Book Club: A Rough Gide to the Dark Side

Ever thought about throwing a music festival? Then check out Daniel Simpson’s book, A Rough Guide to the Dark Side. It’s a chronicle of his attempt to throw a “Summer of Love” festival in the Balkans — and what goes spectacularly wrong. The author sent us over an excerpt. Check it out:

Music and Drugs
Taken from A Rough Guide to the Dark Side, Daniel Simpson — published by Zero Books 2012

Our horizons had expanded quite dramatically. A one-off event on a Saturday was too small. G said serious festivals lasted a weekend, so we’d agreed to run from Thursday through to Sunday, with four different stages. And that meant lots of slots left to fill. I felt sure we needed names to make it work. Glastonbury could trade on reputation. Their tickets would sell whoever was on the bill. We wouldn’t have the same luxury, and Serbian aspirations knew no bounds.

G refused to see this as a problem. ‘What you wanna give to them?’ he sneered. ‘Like Coldplay, Britney Spears and U2? Youngs here they much more influenced by urban styles, like a hip-hop, break-beat, reggae, whole that fusion. I have in mind a stage of Bristol sound. You know scene they building up there since in Eighties. I get all those guys for just few thousand pounds. They wanna send to me full program, fifty artists. With Massive Attack together, that can kill it.’

‘Sounds great,’ I said. ‘But who else are people going to recognize? They’ll want to see someone famous every night.’

Bookings always touched a nerve with G. Of course there were bound to be limits to what we’d get, but if we had to go begging to agents, why not think big?

‘Can’t we try for R.E.M. or Radiohead?’ I said.

My partner winced. ‘Man, those guys they crying on a stage. We need more sound of positivity. I am thinking now one stage just for reggae. Lotta people here they would appreciate. Skies above this country cry for righteousness, and will come, you should believe.’

He stared at the mist through the window. We’d adjourned to a tower-top café, above the confluence of the Danube and the Sava, where Romans built the first of Belgrade’s forts. Nowadays, the complex housed a war museum. Its overgrown maze of ramparts couldn’t host a festival, but they afforded clearer sight lines to our target.

G’s first suggested venue was no use. Though its glades were undeniably enchanting, they’d only hold some fifteen thousand people. Our aim was now to lure five times as many. Another idea was a park by a bombed-out skyscraper, but we heard it had just been earmarked for construction. That left an island in the Danube, which my partner called ‘part nature reserve, part pleasure beach’. The season for both had ended weeks before, and crossings by boat were finished for the winter. But G said he’d find a way to get us over there. From the tower, we only saw a greenish hump.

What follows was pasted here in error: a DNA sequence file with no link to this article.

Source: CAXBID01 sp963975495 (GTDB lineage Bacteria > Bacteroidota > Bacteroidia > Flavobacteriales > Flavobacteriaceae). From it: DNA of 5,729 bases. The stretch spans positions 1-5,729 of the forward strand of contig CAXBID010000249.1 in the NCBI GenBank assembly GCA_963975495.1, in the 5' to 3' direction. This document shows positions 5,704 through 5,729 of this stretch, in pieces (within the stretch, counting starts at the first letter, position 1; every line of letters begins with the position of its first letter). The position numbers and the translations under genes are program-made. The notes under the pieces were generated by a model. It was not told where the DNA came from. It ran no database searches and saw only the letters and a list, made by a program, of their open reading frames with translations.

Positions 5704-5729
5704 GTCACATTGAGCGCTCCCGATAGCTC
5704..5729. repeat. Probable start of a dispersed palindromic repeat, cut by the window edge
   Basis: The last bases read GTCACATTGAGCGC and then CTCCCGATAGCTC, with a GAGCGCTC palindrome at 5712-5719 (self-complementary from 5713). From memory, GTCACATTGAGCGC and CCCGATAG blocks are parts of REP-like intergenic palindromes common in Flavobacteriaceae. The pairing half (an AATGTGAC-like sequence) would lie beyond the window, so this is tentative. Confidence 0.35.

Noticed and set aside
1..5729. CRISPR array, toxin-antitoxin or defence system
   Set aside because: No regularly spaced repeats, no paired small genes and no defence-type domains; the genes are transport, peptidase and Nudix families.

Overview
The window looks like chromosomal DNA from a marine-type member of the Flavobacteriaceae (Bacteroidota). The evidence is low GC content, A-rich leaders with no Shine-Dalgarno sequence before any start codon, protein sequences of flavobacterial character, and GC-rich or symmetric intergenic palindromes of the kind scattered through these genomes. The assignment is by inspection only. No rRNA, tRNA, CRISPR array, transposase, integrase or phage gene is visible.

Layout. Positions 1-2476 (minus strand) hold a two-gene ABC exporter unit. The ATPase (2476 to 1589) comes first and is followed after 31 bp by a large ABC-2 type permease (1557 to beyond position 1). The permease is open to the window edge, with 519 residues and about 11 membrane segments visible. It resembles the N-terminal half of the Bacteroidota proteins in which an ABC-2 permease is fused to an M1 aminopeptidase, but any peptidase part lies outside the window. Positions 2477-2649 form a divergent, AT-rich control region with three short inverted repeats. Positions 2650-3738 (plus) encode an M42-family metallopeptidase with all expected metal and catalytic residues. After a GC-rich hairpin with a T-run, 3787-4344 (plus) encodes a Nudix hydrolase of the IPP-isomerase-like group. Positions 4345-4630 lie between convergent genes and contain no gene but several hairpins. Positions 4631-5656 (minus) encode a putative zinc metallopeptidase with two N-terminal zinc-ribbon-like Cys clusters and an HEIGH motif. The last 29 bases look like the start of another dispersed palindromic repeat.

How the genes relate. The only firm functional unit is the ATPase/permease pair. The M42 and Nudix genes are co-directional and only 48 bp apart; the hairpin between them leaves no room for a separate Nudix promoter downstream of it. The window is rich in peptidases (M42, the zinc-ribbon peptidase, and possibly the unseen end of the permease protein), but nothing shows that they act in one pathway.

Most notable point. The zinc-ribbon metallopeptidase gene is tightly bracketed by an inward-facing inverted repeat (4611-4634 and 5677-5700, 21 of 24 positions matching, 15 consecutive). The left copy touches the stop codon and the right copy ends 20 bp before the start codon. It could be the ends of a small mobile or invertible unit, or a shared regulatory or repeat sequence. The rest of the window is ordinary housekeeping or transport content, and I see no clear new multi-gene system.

‘I tell you man, that island can be perfect,’ he said. ‘For centuries was frontier here of empires. On one side was Turks, other Austrians. Now it brings magical energies, like crossing to extraordinary world. You know that anarchistic space in Copenhagen, Christiania? We make here similar Interzone in Belgrade. People they will come here just to see that. We don’t have to sell them with cheap names.’

G could be unnervingly inspiring. I sometimes felt he’d tapped my buried thoughts. When he winked, I even wondered if he’d planted them. Either way, I felt closer to my instincts.

‘I’ve been thinking,’ I said, abandoning all caution. ‘Imagine if Serbia legalized soft drugs. They could call it learning lessons from The Hague. The Dutch have shown the benefits for years. People there don’t even smoke all that much weed. Coffee shops are full of foreign tourists. Imagine if we ran one on a beach, in hot Balkan sunshine. This place would be crawling with Westerners and cash.’

My partner laughed. ‘Many here would like that, sure. But mafias did make powerful friends for trade. This is the country where dealers hide in church. Police will put you to jail for smoking joint, while they give clearances for transit of the heroin. And most of the people whacked out still on tranquilizers. Memory chips on Balkans should be wiped man. You know, reset all fucked-up wartime connections.’

‘Why don’t we put acid in the water?’ I said.

G shook his head. ‘Radicals had that dream already years ago. But I think chlorine can destroy it. And also you should bear in mind commandments.’

‘Which ones?’

‘Only two what count in age of molecules. Not to change the consciousness of others, and also not to stop them changing consciousness.’

‘OK, then let’s just offer them the option. I know where to get a jar of liquid acid…’

‘Don’t you worry yourself too much about all that,’ G said. ‘Already cultural program has that form. Plan is to make new summer of love in Belgrade, and I am pretty sure that island is predestined. You know what is name of that place?’

I glanced at the wooded shoreline in the distance. Before today, I’d barely even noticed it.

‘No idea,’ I said.

‘They call it Veliko Ratno Ostrvo. Big War Island. Where Serbian heroes go to lick their wounds. What can be better location here for love-in?’

Born during a backstage Bonnaroo downpour, Vito's mission in life is to dance, write, and travel to all the great festivals that this wide world has to offer.